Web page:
The way it was: Zeus, menthe and vinegar Mian Ijaz Ul Hassan

Up on Mount Olympus, the abode of the gods, there were no such trials. They had everything going for them, wining and dining endlessly and dancing to the lusty rhythms of Dionysus

People take the common mint for granted. Yet apart from its piquancy, it has a whole history and mythology behind it. Some bolt their food, others allow the soft palette to play its role and permeate their being with flavour. Menthe, the daughter of Zeus, was caught with someone undesirable. Pa condemned her to spend eternity in cool and damp places, which has been mint’s abode ever since.

Zeus, as we all know, lived on Mount Olympus, lording over other gods and keeping a keen eye on the functioning of his vast domain. Generally speaking, he was a just god who enjoyed his wine and not too often indulged in an incautious misdemeanour to the chagrin of his wife Hera. But he could at times be wilful and cruel. He thundered when angry and sent bolts of lightening at those who defied. He favoured and punished at will. Like a true lord in indolent moments he killed time by playing games at the expense of humans, particularly the ones who he thought in their pride or error of judgement had annoyed him. Each error had to be accounted for. The Furies saw to it that there was no forgiveness. Often good and great individuals were condemned to undergo a lifetime of suffering for an insignificant lapse, which Zeus believed, challenged his world.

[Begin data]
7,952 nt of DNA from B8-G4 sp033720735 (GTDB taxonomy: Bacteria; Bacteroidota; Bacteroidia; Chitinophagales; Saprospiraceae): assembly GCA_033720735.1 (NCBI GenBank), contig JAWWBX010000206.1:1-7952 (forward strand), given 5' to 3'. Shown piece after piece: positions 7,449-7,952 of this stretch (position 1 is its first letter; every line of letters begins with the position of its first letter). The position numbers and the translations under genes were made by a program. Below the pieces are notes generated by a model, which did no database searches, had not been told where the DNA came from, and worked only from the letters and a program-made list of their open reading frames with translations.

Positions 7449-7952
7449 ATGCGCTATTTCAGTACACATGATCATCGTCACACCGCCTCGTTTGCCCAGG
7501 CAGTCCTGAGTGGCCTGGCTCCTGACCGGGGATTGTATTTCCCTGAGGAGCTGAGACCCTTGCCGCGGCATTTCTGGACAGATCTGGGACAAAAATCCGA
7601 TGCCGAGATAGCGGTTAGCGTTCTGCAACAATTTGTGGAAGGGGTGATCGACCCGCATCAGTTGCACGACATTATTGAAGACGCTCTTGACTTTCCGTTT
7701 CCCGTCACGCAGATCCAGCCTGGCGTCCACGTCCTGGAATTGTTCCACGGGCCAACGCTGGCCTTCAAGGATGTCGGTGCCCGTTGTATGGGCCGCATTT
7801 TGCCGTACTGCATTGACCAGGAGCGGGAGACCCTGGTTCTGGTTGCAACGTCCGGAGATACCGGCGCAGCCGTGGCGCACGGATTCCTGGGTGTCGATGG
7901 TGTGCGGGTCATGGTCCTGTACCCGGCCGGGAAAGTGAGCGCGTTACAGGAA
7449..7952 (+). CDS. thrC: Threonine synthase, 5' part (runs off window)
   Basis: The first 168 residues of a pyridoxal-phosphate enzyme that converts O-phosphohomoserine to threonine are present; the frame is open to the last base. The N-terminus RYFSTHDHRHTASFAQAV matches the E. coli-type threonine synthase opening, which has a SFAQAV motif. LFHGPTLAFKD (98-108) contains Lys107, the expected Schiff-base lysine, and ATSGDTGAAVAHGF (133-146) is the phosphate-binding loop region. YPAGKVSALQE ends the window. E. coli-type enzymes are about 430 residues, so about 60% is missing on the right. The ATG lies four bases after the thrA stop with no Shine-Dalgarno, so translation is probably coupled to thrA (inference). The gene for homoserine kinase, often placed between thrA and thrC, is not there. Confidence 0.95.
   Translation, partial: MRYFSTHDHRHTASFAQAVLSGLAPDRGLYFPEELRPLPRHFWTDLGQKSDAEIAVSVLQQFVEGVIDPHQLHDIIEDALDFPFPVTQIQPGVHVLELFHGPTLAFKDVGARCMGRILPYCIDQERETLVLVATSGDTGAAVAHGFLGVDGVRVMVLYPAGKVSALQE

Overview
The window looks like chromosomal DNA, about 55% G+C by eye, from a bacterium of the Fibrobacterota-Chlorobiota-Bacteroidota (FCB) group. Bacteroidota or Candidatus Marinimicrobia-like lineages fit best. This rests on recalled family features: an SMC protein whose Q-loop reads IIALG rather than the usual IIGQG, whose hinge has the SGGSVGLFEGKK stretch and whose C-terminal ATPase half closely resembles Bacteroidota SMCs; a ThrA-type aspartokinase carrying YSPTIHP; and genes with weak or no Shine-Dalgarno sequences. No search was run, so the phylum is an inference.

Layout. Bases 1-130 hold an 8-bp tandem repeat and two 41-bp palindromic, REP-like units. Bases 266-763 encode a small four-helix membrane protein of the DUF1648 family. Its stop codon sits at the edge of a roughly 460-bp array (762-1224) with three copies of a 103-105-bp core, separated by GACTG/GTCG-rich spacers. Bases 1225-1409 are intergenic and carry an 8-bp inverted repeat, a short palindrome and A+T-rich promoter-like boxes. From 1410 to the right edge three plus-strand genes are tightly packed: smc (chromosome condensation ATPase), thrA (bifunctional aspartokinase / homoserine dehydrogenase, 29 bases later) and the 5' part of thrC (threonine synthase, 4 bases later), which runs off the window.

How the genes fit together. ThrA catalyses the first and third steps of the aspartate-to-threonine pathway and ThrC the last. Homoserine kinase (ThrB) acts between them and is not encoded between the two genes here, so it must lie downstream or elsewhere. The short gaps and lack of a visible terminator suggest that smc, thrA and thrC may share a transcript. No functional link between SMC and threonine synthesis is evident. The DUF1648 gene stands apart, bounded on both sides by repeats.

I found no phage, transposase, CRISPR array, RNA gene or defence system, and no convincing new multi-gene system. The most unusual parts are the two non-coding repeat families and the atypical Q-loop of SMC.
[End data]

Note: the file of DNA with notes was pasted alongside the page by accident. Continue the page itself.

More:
Fortunately there was never a dearth of men ready to challenge him for pursuit of truth or benefits of their fellow humans. Prometheus stole fire from heavens and was eternally condemned to have his liver eaten by a bald eagle. Oedipus gouged out his eyes with his own bare fingers on discovering the truth about his past, which was best left in knowledge of the gods. A sensible man would have known his measure, but Oedipus believed that man was the measure of all things. Poor Hercules had to labour over one thing or the other all his life because of Hera, his stepmother.

Up on Mount Olympus, the abode of the gods, there were no such trials. They had everything going for them, wining and dining endlessly and dancing to the lusty rhythms of Dionysus. The point is that if ‘Aphrodite of the shifting eyes’ could go about poisoning innocent hearts with love, and Zeus himself could carry off a chaste unwilling woman feigning as a bull, Olympus didn’t fall if Menthe had a small argument with someone behind a bush. But Pa punished the daughter because he found her paramour undesirable. I wonder what happened to the undesirable intruder?

It is summer and people love to have Menthe, or as we call it mint. It is cool and intoxicating. If flakes of dried mint are put in ‘chati wali lassi’ it is supposed to take the wind out of it. Talking of summer refreshment, I have a friend who looks like a mix of Pir Pagara and Hemingway. He has a wife who besides speaking ‘farsi’ as fluently as she speaks English, because of her Persian antecedents, makes shakanjabeen from vinegar and mint. It is simply out of this world. But Pakeeza Jan does not use synthetic vinegar, only the real one made from grapes. I believe the best vinegar even today is supplied by Ditto’s from Quetta.